The second type of equity release is a home reversion plan. This allows you to sell all or part of your home below the market value rate in return for a lump sum or regular payments. You can remain living in your home until you die or move into care, as long as you maintain it.
Equity release can have major implications for tax, benefits and inheritance, so it’s essential to seek financial advice first.
If you’re looking to downsize or your home is no longer suitable for your needs, the Older People’s Shared Ownership scheme in England, which is available for those aged 55 and over, might be worth considering.
Through the scheme, you can buy any home that’s for a sale on a shared-ownership basis (part-rent/part-buy). You can buy a share of between 10% and 75% of the home’s value and pay rent on the remaining share. You can choose to buy more shares in your home as and when you can afford to, but unlike the standard shared ownership scheme, you can only buy up to 75% of the home. Once you own 75%, you won’t have to pay rent on the remaining share.
To qualify, your household must earn no more than £80,000 a year if you live outside London and no more than £90,000 if you live in London. You must also be unable to purchase a home suitable for your needs without assistance, and you should not already own a home - or you will need to sell any existing property owned before buying through the scheme.
The closer you get to retirement, the more nervous lenders become about your ability to keep up with your mortgage repayments. If you’ve already retired, or are retiring in the next couple of years, you’ll no longer have a regular salary which could increase the risk of missed mortgage payments. Even if you have a pension to fall back on, it can be difficult for lenders to assess how much income you’ll receive and as a result, they may be more hesitant about offering you a mortgage. There’s also an increased risk of ill health as you get older which means you may not live until the end of your mortgage term.
Those lenders that will offer you a mortgage may therefore reduce the mortgage term and interest rates could start to creep up to reflect the increased risk.
One of the best ways to increase your chances of acceptance is to ensure you have sufficient evidence to show your lender that you will be able to afford your monthly repayments for the term of your mortgage deal. This could be through payslips if you’re planning to work for a while longer, and/or pension forecasts or other income, such as investments or buy-to-let property.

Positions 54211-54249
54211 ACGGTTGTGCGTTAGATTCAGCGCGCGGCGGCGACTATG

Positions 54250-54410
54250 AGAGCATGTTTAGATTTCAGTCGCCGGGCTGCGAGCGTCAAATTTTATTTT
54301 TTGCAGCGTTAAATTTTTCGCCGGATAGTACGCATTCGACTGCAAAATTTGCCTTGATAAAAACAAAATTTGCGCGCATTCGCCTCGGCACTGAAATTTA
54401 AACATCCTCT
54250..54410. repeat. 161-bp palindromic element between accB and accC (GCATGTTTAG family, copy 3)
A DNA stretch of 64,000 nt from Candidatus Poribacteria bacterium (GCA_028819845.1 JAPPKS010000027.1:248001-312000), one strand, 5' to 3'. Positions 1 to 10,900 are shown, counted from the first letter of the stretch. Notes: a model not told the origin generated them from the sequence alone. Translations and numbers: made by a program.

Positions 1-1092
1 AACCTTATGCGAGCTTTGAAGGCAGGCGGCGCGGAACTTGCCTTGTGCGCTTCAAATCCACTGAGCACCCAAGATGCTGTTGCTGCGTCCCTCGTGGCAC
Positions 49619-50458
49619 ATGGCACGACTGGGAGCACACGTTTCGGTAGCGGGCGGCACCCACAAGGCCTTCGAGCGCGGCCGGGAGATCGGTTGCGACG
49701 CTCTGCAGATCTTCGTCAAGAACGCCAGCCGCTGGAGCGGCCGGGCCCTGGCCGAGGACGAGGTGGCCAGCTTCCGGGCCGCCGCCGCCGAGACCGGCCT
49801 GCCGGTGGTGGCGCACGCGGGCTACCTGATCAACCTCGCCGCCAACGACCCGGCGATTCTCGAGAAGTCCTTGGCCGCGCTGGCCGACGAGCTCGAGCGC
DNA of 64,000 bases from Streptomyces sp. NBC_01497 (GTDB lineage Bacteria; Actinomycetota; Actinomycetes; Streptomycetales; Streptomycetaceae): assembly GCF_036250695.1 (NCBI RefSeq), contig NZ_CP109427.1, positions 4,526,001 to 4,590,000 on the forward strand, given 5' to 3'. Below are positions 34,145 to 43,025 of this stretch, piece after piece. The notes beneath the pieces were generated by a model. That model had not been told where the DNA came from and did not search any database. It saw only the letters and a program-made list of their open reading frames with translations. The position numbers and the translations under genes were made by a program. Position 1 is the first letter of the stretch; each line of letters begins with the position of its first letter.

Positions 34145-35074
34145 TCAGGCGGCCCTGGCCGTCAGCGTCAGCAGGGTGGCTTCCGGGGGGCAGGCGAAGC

Paying off any debts such as credit cards or loans will also help, as well as reducing your monthly outgoings where possible. Be sure to check your credit report too – you can do this for free via a credit reference agency such as Equifax, Experian or TransUnion. If you spot any mistakes, get them corrected as soon as possible.
Shopping around and comparing deals carefully will also work in your favour as some lenders are more flexible than others.
There are a number of mainstream banks and building societies that offer mortgages for those over the age of 65, but maximum age limits can vary. HSBC and Santander, for example, both offer mortgages that must be repaid by the time the borrower is 75, while Halifax extends this to 80. Leeds Building Society accepts mortgage applications from borrowers who could be as old as 85 at the end of the mortgage term, and Loughborough, Suffolk and Cambridge building societies, have no maximum age limit at all.
Most lenders will have a maximum age limit for mortgages, but this can vary between 70 and 95. A few lenders, such as Loughborough, Suffolk and Cambridge building societies, have no upper age limit at all.
Yes, you can. The key to getting accepted is to provide sufficient evidence that you can comfortably afford your mortgage repayments, whether this is through pension income or investments.
There are also specialist mortgages to consider, such as a retirement interest-only mortgage. These are designed for those aged 55 and over and work in a similar way to a standard interest-only mortgage, meaning you only pay back the interest each month, not the loan. The loan is repaid when you move into long term care, sell the home or pass away.